Now I’m excited. This is an episode that I fully looked at before they started working on it. Actually, it’s sort of funny. I remember getting this script and I remember reading it. I was on my way to give a workshop in South Africa and I had a 9 hour lay over in Paris. I sat in a lounge chair and read this script.
Oh wait. I even have a picture of where I was sitting.
Ok. That has nothing to do with MacGyver or science — it’s just one of those things that comes to my mind. I don’t know why. Now for some science.
Episode 102 Metal Saw Siphoning Gas
(Plausible, fluids, pressure)
A siphon is actually pretty cool. The basic idea is that water (and most fluids) don’t really compress that much. If you get a fluid in a tube and the fluid moves down — it would leave an empty space after it moves. This empty space would have a region of lower pressure. That means the far end of the tube will have a region of higher pressure due to the atmosphere. This higher pressure pushes the fluid.
But here’s the trick. You can get this siphon flowing by itself — but there can be no air in the tube AND the end point must be lower than the starting point.
Gasoline Draino and Fertilizer
(Plausible, chemistry, explosive)
Ok, let me get this out of the way. The general rule for bombs is the following: any two or three chemicals mixed together can potentially explode. The details don’t really matter too much.
Why? Well, first — bombs are dangerous and no one wants to encourage bomb making. Second, you don’t want to train people how to make real bombs.
Ignite Alcohol with Cigar
(Plausible, fire, burning)
Really, there are two questions here. First, can you light alcohol on fire? The answer to this one is — yes. Often, the idea is that alcohol over 100 proof will burn — but that’s not always true. The important thing to realize is that it’s actually the vapors that ignite — not the liquid.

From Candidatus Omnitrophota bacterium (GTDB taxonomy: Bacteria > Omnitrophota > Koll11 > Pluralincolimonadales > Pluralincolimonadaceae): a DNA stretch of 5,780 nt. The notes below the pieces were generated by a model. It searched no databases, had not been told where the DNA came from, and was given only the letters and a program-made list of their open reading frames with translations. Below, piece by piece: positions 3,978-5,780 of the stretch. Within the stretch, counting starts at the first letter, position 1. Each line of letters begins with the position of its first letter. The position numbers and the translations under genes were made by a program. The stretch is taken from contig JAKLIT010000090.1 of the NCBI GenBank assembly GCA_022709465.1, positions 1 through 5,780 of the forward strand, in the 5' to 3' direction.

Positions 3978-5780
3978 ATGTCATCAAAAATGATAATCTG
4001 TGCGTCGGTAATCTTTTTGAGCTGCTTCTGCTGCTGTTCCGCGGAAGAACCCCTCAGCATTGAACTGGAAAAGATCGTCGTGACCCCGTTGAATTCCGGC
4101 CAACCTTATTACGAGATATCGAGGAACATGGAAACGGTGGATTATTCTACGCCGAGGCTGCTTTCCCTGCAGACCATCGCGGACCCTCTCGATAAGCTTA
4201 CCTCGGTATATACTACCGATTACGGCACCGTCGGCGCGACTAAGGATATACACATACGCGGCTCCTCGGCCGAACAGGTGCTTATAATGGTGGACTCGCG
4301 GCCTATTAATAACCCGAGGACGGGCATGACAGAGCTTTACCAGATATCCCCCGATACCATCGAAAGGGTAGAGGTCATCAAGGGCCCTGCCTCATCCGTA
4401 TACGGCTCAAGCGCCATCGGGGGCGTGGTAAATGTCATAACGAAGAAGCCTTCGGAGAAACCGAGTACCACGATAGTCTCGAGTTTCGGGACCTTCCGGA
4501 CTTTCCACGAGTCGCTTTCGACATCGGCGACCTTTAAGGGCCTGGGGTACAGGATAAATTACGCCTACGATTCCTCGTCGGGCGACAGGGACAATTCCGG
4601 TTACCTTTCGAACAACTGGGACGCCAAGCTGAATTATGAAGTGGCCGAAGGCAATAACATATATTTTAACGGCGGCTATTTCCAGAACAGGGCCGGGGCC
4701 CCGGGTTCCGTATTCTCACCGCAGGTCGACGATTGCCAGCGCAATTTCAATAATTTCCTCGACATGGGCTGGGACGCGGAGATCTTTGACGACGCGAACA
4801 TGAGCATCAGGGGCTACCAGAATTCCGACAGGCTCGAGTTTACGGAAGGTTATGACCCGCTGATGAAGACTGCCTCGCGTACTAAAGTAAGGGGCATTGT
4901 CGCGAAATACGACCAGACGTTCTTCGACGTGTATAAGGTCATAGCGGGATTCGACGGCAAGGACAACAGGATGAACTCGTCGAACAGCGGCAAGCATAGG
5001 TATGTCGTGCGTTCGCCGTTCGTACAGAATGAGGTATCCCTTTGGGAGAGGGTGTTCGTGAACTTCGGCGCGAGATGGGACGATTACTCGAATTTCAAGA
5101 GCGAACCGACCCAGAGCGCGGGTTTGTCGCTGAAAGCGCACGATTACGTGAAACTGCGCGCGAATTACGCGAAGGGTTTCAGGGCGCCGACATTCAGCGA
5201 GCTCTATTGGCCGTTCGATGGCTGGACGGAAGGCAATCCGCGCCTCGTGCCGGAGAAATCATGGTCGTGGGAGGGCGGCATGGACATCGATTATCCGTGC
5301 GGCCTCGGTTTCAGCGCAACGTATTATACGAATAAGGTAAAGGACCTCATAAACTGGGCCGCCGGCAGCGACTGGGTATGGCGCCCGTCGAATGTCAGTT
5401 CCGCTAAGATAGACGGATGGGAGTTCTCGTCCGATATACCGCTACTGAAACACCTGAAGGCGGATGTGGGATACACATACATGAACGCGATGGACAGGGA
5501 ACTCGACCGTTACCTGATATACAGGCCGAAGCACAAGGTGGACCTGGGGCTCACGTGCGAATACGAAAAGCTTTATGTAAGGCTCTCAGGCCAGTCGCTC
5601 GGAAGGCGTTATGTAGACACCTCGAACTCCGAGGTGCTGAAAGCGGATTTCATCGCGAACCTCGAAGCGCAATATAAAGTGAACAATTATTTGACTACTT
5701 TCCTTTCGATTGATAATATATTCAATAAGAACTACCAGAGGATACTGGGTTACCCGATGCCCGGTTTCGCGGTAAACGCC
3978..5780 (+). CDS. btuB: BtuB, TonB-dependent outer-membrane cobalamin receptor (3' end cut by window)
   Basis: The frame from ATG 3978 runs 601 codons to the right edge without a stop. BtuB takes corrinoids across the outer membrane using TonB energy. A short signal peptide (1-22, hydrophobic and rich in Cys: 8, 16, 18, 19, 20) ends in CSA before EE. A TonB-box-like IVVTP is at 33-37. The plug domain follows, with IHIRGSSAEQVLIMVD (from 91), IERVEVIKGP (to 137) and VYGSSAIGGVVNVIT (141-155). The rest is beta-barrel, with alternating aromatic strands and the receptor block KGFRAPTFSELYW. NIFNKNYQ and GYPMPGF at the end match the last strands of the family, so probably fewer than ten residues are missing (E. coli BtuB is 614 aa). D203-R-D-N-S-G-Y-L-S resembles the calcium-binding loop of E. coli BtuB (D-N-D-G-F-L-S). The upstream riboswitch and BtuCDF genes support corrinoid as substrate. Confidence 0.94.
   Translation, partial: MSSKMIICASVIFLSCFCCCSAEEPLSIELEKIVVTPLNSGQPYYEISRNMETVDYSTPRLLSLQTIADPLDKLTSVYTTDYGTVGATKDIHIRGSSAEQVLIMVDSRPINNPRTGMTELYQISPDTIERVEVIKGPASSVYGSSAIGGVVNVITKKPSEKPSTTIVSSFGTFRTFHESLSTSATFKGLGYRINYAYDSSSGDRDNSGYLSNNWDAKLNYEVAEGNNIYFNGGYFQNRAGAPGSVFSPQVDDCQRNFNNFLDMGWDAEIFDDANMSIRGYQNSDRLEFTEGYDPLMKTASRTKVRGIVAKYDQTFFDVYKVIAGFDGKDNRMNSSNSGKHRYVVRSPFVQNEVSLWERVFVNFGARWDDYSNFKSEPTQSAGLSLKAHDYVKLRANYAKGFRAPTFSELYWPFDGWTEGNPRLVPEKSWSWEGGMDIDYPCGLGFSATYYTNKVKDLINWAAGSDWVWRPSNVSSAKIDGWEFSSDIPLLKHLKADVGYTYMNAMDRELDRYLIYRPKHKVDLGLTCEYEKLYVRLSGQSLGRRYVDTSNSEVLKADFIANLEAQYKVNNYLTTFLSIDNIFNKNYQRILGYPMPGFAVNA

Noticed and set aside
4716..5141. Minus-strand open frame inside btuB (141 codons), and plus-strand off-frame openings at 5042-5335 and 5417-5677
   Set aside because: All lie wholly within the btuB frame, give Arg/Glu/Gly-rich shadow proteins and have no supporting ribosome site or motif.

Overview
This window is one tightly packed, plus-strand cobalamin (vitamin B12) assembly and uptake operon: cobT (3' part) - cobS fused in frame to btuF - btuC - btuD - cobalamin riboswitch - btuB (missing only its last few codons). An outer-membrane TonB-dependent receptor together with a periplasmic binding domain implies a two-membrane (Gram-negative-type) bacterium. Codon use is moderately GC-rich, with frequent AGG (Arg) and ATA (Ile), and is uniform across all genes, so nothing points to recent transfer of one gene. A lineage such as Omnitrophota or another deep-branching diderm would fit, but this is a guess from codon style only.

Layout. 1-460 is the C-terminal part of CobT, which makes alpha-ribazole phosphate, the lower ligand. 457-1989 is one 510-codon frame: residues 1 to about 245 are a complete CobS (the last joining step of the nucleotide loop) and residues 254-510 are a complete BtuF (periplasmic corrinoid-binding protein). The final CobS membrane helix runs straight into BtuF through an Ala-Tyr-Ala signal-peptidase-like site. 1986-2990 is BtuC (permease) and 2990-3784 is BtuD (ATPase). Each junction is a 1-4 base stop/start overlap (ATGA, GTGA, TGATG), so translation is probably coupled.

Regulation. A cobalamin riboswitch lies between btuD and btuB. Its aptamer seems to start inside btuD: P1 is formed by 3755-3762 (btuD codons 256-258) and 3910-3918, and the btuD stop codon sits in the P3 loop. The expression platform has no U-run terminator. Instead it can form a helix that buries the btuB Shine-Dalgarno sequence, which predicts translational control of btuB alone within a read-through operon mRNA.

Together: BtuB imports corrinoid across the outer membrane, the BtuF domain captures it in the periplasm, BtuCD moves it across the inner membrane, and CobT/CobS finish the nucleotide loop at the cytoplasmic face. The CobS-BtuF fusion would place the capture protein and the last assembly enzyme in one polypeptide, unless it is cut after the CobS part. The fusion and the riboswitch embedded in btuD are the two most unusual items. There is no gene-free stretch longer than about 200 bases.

Now for the second part. Can you light it with a cigar? Probably. You really want an open flame — not a smoldering bit of tobacco. However, if you suck in air — you can probably get it hot enough to ignite. It’s not a sure thing though.
Dropping a rock down a shaft
(Real, physics, acceleration)
So, a rock drops down a shaft. By measuring the fall time, you can determine the height. I won’t go into all the physics details — but here is a post I wrote for something else.
Arc Welder from a Car Battery
Yes, you can use car batteries to make an arc welder — but a normal car battery is only 12 volts. It looks like you would need a few more to get up to arc welding voltage.
But wait! Can you cut instead of weld? Yes apparently.
Using a Camera to Make Infrared Night Vision Goggles
(Real, light, vision, infrared)
How can you see in the dark? Answer: you can’t. Humans need visible light to reflect off objects in order to see them. No light means no seeing.
However, you can make a type of night vision goggles using infrared. Infrared is just like visible light — but with a slightly longer wavelength. Human eyes can’t see it. But wait! Some cameras can indeed see infrared — and that’s where this hack comes from.
If you take some infrared lights — lights that only produce IR then they can shine on things and humans can’t see it. That’s where the camera comes into play. So, it goes like this:
- Infrared lights (like from a TV remote or a security camera).
- Camera to pick up reflected IR.
- Video screen so that a human can see it.
Note: there was lots of back and forth getting this thing to work in the episode — but eventually we got something good.
Oh, there is a difference between NEAR Infrared and FAR Infrared. Near IR is stuff that is almost the same wavelength as visible light — that’s what some cameras can detect it. FAR infrared is stuff that we associate with thermal radiation — I will talk about this later.
Now for a video.
Sunlight and Mirrors to Ignite Ammo
Yes, the sunlight gets hot. If you can collect enough and focus it — it will get hot enough to burn stuff.
Razor Wire Caltrops
MacGyver makes some caltrops out of wire — straight forward.
Originally published at http://rhettallain.com on August 6, 2018.